Nauman Bruce

Publié le par Olivier Lussac

Bruce Nauman's films and videotapes from the 1960s and '70s are recognized as among the most influential and innovative in contemporary art.
Twenty-nine historical works by Nauman have been newly restored through EAI's Preservation Program.

Bruce Nauman is one of most important and influential figures in contemporary art. His seminal films and videotapes from the 1960s and '70s are among the most innovative contributions to media art. In these conceptual works, Nauman uses his body as an art object, executing repetitive performance actions in his studio. Exploiting the phenomenology of the medium, including its immediacy, space, and intimacy, his real-time gestures investigate the very process of making art.

Thighing (Blue)  1967, 10 min, color, sound, 16 mm film
Art Make-Up  1967-68, 40 min, color, silent, 16 mm film
    No. 1, White  1967, 10 min, color, silent, 16 mm film
    No. 2, Pink  1967-68, 10 min, color, silent, 16 mm film
    No. 3, Green  1967-68, 10 min, color, sound, 16 mm film
    No. 4, Black  1967-68, 10 min, color, sound, 16 mm film
Bouncing Two Balls Between the Floor and Ceiling with Changing Rhythms  1967-68, 10 min, b&w, sound, 16 mm film
Dance or Exercise on the Perimeter of a Square (Square Dance)  1967-68, 10 min, b&w, sound, 16 mm film
Playing A Note on the Violin While I Walk Around the Studio  1967-68, 10 min, b&w, sound, 16 mm film
Violin Film # 1 (Playing The Violin As Fast As I Can)  1967-68, 10:54 min., b&w, sound, 16 mm film
Walking in an Exaggerated Manner Around the Perimeter of a Square  1967-68, 10 min, b&w, silent, 16 mm film
Bouncing in the Corner No. 1  1968, 60 min, b&w, sound
Flesh to White to Black to Flesh  1968, 51 min, b&w, sound
Pinchneck  1968, 2 min, color, silent, 16 mm film
Slow Angle Walk (Beckett Walk)  1968, 60 min, b&w, sound
Stamping in the Studio  1968, 62 min, b&w, sound
Walk with Contrapposto  1968, 60 min, b&w, sound
Wall-Floor Positions  1968, 60 min, b&w, sound
Black Balls  1969, 8 min, b&w, silent, 16 mm film
Bouncing Balls  1969, 9 min, b&w, silent, 16 mm film
Bouncing in the Corner, No. 2: Upside
 Down  1969, 60 min, b&w, sound
Gauze  1969, 8 min, b&w, silent, 16 mm film
Lip Sync  1969, 57 min, b&w, sound
Manipulating a Fluorescent Tube  1969, 62 min, b&w, sound
Pacing Upside Down  1969, 56 min, b&w, sound
Pulling Mouth  1969, 8 min, b&w, silent, 16 mm film
Revolving Upside Down  1969, 61 min, b&w, sound
Violin Tuned D.E.A.D.  1969, 60 min, b&w, sound
Elke Allowing the Floor to Rise Up Over Her, Face Up  1973, 39 min, color, sound
Tony Sinking into the Floor, Face Up, and Face Down  1973, 60 min, color, sound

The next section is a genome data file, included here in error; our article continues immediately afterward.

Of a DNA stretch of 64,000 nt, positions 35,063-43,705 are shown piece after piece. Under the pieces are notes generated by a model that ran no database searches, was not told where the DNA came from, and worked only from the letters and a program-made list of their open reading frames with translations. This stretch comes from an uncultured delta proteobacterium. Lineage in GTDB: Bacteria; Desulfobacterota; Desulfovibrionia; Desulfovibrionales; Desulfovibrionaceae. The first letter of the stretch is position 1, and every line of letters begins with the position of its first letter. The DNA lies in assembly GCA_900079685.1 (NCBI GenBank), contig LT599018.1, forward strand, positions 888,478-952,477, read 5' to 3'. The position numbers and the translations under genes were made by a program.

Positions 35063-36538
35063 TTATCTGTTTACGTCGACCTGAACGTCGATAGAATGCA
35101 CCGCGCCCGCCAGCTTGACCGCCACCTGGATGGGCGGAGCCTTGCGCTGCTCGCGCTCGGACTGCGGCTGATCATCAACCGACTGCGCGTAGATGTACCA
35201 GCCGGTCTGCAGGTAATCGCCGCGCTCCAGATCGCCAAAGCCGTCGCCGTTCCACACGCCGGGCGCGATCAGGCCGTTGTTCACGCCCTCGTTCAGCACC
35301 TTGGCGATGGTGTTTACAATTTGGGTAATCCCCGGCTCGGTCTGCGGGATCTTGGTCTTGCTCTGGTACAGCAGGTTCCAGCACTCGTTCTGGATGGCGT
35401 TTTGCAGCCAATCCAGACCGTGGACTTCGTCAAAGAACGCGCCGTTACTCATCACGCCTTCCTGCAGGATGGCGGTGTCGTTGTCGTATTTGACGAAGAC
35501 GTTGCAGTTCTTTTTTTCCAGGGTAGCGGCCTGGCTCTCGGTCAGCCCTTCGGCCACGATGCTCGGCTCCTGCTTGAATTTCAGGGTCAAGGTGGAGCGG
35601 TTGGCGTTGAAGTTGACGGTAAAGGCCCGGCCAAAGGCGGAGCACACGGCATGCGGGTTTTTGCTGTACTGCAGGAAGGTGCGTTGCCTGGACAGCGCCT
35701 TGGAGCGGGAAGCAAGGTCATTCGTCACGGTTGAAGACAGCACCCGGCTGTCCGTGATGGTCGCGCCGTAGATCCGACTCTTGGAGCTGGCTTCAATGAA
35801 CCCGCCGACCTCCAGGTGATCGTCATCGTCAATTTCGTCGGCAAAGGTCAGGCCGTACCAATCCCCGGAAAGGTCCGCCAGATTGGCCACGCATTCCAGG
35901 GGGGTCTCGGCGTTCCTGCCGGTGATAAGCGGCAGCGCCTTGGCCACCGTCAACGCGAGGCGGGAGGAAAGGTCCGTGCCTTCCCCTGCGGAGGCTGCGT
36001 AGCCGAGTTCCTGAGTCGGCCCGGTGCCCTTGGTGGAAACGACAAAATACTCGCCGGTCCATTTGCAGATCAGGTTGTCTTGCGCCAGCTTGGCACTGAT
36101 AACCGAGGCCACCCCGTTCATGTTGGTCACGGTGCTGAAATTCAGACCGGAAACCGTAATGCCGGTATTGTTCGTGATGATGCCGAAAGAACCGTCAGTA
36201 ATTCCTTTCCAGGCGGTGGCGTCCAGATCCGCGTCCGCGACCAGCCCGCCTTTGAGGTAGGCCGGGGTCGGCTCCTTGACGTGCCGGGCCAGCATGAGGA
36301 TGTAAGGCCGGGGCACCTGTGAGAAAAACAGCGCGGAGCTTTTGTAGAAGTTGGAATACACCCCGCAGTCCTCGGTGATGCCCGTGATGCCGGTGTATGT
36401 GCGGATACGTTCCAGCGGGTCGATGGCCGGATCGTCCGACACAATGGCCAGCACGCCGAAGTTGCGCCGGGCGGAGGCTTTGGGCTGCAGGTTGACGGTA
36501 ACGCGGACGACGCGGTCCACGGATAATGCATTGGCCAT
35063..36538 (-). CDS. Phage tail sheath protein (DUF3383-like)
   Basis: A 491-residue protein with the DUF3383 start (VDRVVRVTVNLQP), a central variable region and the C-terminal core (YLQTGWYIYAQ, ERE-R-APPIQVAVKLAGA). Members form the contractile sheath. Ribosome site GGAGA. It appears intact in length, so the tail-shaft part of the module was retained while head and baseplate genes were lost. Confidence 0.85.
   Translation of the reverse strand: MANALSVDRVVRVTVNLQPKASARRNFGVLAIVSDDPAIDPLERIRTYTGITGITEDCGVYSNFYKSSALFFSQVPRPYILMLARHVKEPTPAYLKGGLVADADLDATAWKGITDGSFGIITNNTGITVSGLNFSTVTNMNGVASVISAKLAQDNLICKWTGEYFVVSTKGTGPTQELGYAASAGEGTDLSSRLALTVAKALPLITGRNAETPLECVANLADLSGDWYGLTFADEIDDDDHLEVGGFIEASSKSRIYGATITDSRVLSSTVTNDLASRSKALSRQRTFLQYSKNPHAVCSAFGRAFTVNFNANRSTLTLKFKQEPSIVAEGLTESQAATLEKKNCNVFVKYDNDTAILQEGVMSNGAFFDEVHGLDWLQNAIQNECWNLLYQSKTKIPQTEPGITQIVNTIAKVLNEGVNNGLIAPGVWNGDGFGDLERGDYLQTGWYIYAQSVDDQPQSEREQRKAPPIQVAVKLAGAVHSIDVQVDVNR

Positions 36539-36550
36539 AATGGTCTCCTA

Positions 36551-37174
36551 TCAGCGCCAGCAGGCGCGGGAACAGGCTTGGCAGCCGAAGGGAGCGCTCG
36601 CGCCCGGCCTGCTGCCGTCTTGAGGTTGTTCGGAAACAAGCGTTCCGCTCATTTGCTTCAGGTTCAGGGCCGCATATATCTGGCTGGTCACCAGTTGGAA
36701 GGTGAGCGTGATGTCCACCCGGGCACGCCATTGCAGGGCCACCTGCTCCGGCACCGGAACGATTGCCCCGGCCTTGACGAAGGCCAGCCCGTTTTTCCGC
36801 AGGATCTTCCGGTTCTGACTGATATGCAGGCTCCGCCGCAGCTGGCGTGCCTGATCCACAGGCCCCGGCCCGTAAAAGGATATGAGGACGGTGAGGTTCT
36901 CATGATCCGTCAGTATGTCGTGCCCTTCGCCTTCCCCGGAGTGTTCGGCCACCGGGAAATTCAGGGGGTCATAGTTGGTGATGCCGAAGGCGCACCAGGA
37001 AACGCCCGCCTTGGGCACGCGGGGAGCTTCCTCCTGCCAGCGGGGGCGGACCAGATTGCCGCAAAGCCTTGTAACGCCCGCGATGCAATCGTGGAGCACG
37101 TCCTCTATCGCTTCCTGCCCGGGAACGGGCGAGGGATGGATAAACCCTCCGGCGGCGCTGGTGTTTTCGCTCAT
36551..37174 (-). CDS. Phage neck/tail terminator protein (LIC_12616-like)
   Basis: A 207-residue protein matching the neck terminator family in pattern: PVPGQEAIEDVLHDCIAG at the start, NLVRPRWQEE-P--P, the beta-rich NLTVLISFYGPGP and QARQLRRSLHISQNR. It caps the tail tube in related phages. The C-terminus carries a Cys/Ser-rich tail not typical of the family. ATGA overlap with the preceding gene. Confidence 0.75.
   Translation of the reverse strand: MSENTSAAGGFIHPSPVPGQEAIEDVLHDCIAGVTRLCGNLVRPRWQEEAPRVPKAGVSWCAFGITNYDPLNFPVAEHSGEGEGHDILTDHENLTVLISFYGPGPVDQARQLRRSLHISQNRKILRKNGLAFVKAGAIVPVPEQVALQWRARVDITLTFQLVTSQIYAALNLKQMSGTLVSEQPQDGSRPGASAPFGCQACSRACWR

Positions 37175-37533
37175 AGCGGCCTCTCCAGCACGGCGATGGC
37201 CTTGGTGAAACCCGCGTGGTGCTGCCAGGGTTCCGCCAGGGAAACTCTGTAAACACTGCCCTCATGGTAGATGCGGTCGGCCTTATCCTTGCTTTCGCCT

Bruce Nauman. New York: Distributed Art Publishers, in association with Walker Art Center, Minneapolis, 1994. Texts by Neal Benezra, Kathy Halbreich, Paul Schimmel, and Robert Storr. Including a catalogue raisonné edited by Joan Simon.
Bruce Nauman: Image/Text, 1966 - 1996. London: Hayward Gallery, 1998. Texts by François Albera, Michele De Angelus, Christine van Assche, Chris Dercon, Vincent Labaume, Jean-Charles Masséra, Tony Oursler, Christina Ricupero, Willoughby Sharp, Joan Simon, Marcia Tucker, and Gijs van Tuyl.

Bruce Nauman: Work from 1965 to 1972. Los Angeles: Los Angeles County Museum of Art, 1972. Texts by Jane Livingston and Marcia Tucker.

Bruggen, Coosje van. Bruce Nauman. New York: Rizzoli, 1988.
Hoffmann, Christine, ed. Bruce Nauman: Interviews, 1967 - 1988. Amsterdam: Verlag der Kunst, 1996.

Bruce Nauman
Born in 1941 in Fort Wayne, Indiana, Bruce Nauman studied mathematics and physics at the University of Wisconsin before receiving an MFA from the University of California at Davis in 1966. By the late 60s Nauman had earned a reputation as a conceptual pioneer in the field of sculpture and his works were included in the  groundbreaking exhibitions, Nine at Castelli (1968) and Anti-Illusion (1969). He began working in film with Robert Nelson and William Allen while teaching at the San Francisco Art Institute. He produced his first videotapes in 1968, describing the transition from film to video thus:  "With the films I would work over an idea until there was something that I  wanted to do, then I would rent the equipment for a day or two. So I was more likely to have a specific idea of what I wanted to  do. With the videotapes, I had the equipment in the  studio for almost a year; I could make test tapes and look at them, watch myself on the monitor or have  somebody else there to help. Lots of times I would do a whole performance or tape a whole hour and then change it. I don't think I would ever edit but I would redo the whole thing if I didn't like it." Using his body to explore the limits of everday situations, Nauman explored video as a theatrical stage and a surveillance device within an installation context, influenced by the experimental work of Merce Cunningham, Meredith Monk, La Monte Young, Steve Reich, and Phillip Glass.

Publié dans Biographies

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